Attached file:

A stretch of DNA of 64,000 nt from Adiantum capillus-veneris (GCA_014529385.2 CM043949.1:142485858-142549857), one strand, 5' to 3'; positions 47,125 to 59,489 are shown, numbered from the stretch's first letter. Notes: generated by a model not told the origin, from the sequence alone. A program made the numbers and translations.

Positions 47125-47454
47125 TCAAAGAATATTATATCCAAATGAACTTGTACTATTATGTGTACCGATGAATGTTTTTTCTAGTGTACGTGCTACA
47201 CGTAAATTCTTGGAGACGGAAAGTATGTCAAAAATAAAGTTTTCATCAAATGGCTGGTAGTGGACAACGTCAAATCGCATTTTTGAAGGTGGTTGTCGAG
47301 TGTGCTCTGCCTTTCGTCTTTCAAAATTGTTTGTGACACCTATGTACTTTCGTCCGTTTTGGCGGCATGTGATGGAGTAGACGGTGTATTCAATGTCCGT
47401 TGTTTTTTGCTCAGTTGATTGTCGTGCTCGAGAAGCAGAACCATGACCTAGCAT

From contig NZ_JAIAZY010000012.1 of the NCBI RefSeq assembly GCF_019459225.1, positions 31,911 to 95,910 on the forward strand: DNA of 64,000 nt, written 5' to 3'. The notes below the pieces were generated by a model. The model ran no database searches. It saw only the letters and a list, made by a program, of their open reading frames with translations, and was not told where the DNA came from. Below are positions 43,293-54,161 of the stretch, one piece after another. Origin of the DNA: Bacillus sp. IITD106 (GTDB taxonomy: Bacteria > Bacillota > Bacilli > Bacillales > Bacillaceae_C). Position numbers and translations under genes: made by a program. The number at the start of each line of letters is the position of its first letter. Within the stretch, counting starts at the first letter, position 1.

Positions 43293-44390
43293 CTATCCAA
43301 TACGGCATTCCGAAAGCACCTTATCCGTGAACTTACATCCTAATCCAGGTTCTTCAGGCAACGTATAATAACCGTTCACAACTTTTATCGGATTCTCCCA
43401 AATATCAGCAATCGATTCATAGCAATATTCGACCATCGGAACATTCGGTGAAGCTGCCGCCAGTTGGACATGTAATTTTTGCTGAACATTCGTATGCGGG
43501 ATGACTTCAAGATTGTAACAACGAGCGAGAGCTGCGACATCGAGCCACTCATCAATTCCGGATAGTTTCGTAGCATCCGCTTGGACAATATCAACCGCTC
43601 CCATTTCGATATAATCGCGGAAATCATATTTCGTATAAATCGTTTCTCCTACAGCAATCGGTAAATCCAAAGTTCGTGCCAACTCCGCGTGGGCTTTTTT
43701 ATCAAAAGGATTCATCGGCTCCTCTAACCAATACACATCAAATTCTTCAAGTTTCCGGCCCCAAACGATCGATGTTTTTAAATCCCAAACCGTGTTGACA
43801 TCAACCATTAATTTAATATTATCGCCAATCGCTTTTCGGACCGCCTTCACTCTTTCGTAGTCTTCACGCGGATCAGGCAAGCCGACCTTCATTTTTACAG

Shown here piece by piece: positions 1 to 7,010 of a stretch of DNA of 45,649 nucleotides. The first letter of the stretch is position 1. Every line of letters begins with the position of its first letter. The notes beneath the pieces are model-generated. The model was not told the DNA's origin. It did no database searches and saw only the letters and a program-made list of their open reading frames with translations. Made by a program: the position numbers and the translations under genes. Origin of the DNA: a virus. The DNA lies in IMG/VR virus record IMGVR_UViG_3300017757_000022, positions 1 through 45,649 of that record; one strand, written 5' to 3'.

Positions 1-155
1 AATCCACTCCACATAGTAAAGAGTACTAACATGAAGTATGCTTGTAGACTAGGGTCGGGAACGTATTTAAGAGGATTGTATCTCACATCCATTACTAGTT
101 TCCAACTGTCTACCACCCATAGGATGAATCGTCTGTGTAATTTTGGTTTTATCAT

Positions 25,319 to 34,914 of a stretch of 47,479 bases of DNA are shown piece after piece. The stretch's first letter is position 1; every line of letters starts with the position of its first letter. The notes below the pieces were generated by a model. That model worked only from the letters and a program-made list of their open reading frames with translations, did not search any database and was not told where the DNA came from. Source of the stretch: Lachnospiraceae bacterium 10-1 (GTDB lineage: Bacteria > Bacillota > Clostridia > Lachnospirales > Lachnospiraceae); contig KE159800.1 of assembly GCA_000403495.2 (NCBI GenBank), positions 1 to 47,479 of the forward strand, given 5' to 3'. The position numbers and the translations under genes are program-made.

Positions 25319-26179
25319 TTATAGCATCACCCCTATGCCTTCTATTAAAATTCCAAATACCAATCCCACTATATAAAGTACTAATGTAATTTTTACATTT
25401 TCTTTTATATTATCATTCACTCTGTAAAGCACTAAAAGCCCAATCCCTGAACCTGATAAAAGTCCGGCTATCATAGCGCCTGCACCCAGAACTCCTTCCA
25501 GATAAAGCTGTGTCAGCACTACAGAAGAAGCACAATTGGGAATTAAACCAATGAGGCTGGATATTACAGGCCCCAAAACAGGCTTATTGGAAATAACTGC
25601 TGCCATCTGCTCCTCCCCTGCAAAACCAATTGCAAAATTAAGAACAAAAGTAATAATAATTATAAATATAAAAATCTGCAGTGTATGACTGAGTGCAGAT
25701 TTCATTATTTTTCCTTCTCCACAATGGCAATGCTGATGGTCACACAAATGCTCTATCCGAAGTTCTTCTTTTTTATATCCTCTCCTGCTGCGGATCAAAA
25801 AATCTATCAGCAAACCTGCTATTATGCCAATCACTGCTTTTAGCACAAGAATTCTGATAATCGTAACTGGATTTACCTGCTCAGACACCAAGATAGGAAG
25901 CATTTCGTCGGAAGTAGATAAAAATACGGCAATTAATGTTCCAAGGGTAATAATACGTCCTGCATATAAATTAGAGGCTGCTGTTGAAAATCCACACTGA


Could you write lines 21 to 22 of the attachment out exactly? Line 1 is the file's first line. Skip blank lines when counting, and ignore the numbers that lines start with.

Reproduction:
Positions 25319-26179
25319 TTATAGCATCACCCCTATGCCTTCTATTAAAATTCCAAATACCAATCCCACTATATAAAGTACTAATGTAATTTTTACATTT